Shoulder health is an integral aspect of maintaining an active and fulfilling lifestyle. Whether you’re an avid athlete, a fitness enthusiast, or simply someone navigating the journey of aging, understanding the intricacies of shoulder injuries is crucial. One such condition that warrants attention is the partial rotator cuff tear – a phenomenon that can arise both naturally as we age and as a consequence of the physical activities we engage in.

The rotator cuff, a group of four muscles and tendons that surround the shoulder joint, plays a pivotal role in the complex dance of movement and stability. While the body’s design is remarkable, it’s not immune to the wear and tear that time and activity can impose. In the population at large about 25% of people age 40-60 years old have partial thickness rotator cuff tears.

In this comprehensive guide, we delve into the world of partial rotator cuff tears, exploring their causes, symptoms, diagnosis, and treatment options. Whether you’re seeking insight to safeguard your shoulders against the passage of time or aiming to make informed choices about physical activity, join us as we unravel the nuances of this condition and empower you with the knowledge needed for a resilient shoulder health journey.

What is a rotator cuff?

The rotator cuff is a group of four muscles and their associated tendons located in the shoulder. These muscles and tendons work together to stabilize the shoulder joint and facilitate its range of motion. The four muscles that make up the rotator cuff are:

  1. Supraspinatus: This muscle helps in lifting the arm away from the body, particularly in the first 15 degrees of abduction.
  2. Infraspinatus: Responsible for external rotation of the arm, allowing you to rotate your arm away from your body.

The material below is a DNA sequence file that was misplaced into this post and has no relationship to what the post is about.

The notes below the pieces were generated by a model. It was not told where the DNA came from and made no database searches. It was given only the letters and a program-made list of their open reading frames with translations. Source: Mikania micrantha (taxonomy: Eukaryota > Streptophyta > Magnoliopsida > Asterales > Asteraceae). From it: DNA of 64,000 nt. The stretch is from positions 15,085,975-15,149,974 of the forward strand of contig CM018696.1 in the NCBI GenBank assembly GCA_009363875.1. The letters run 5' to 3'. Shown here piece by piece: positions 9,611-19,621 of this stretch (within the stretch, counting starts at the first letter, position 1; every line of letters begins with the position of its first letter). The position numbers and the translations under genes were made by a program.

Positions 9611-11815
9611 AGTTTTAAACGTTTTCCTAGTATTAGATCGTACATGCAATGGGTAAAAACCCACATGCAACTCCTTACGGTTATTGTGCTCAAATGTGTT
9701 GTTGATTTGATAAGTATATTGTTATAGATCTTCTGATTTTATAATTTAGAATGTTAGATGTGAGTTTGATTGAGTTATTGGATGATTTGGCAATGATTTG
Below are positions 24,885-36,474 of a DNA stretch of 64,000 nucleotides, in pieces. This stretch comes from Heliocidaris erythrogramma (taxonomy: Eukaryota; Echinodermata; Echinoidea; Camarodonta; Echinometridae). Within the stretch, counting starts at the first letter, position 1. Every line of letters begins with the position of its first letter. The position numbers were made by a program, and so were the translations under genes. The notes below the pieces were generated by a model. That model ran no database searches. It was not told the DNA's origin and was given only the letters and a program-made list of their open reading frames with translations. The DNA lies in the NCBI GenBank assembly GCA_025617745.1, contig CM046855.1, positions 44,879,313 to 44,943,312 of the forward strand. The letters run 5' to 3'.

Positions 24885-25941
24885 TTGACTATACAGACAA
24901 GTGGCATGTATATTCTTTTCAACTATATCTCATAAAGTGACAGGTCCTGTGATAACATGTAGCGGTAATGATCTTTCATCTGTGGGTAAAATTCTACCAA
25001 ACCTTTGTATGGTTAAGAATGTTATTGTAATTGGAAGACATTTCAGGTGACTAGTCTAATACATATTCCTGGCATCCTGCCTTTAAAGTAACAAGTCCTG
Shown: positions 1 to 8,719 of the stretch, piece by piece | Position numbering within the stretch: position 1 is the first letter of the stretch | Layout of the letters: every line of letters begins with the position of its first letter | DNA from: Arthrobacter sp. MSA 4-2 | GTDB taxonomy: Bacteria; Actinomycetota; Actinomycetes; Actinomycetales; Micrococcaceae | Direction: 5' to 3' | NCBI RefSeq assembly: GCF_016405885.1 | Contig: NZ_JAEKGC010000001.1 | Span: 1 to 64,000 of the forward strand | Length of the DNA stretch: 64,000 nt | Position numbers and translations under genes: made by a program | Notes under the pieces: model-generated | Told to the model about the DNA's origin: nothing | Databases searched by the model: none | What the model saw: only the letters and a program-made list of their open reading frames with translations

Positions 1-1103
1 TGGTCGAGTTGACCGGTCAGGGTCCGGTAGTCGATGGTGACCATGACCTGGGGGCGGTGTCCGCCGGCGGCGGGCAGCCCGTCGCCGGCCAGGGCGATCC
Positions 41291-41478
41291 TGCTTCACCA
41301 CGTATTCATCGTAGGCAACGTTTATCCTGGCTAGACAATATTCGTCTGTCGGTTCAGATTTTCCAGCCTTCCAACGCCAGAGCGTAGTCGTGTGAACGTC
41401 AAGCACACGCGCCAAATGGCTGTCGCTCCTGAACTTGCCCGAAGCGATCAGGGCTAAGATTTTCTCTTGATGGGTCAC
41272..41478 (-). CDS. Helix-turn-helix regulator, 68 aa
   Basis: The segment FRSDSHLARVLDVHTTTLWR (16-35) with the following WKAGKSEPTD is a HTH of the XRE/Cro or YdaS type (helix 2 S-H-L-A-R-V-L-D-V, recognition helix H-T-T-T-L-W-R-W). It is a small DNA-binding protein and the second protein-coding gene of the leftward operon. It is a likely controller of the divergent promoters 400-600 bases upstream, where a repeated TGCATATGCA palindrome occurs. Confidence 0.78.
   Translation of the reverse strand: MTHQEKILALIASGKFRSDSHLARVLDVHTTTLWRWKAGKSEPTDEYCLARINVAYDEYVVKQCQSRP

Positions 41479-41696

3. Teres Minor: This muscle also contributes to external rotation and helps stabilize the shoulder joint.
  4. Subscapularis: It’s the only muscle of the rotator cuff that aids in the internal rotation of the arm.

The tendons of these muscles converge and attach to the head of the humerus (upper arm bone) in a manner that forms a “cuff,” hence the name “rotator cuff.” The rotator cuff plays a crucial role in maintaining the stability and functionality of the shoulder joint, allowing various movements such as lifting, reaching, and rotating the arm. Injuries to the rotator cuff, such as tears or strains, can result in pain, limited range of motion, and a decrease in shoulder function.

what is the rotator cuff

Source: Susan Alexander via Your-Shoulder

What is a partial rotator cuff tear?

A partial rotator cuff tear, also known as partial thickness rotator cuff tear, is a type of shoulder injury that affects the tendons of the rotator cuff muscles in the shoulder. In a partial tear, only a portion of the tendon is damaged or torn, as opposed to a full-thickness tear where the entire tendon is severed.

What is the difference between a full rotator cuff tear and a partial rotator cuff tear?

The main difference between a full-thickness (full) rotator cuff tear and a partial rotator cuff tear lies in the extent of damage to the tendon of the rotator cuff muscles in the shoulder. Understanding the key differences between a partial vs full rotator cuff tear is essential for accurate diagnosis and effective treatment planning.

Partial Rotator Cuff Tear:

  • In a partial tear, only a portion of the tendon is damaged or torn.
  • The tear does not extend completely through the entire thickness of the tendon.
  • Some fibers of the tendon are intact, while others are disrupted.
  • Symptoms can vary widely, from mild pain and limited movement to more significant discomfort and weakness.
  • Treatment may involve rest, physical therapy, and other non-surgical approaches depending on the size of the tear and the individual’s symptoms.

Full-Thickness (Full) Rotator Cuff Tear:

  • In a full-thickness tear, the entire thickness of the tendon is torn, resulting in a complete separation.
  • This tear extends from the top to the bottom of the tendon.
  • The tear can significantly impact the function of the shoulder, causing more pronounced pain, weakness, and loss of movement.
  • Surgical intervention is often considered for full-thickness tears, especially if conservative treatments haven’t provided relief.
  • Surgery involves reattaching the torn tendon to the bone, and recovery can be more extensive than with partial tears.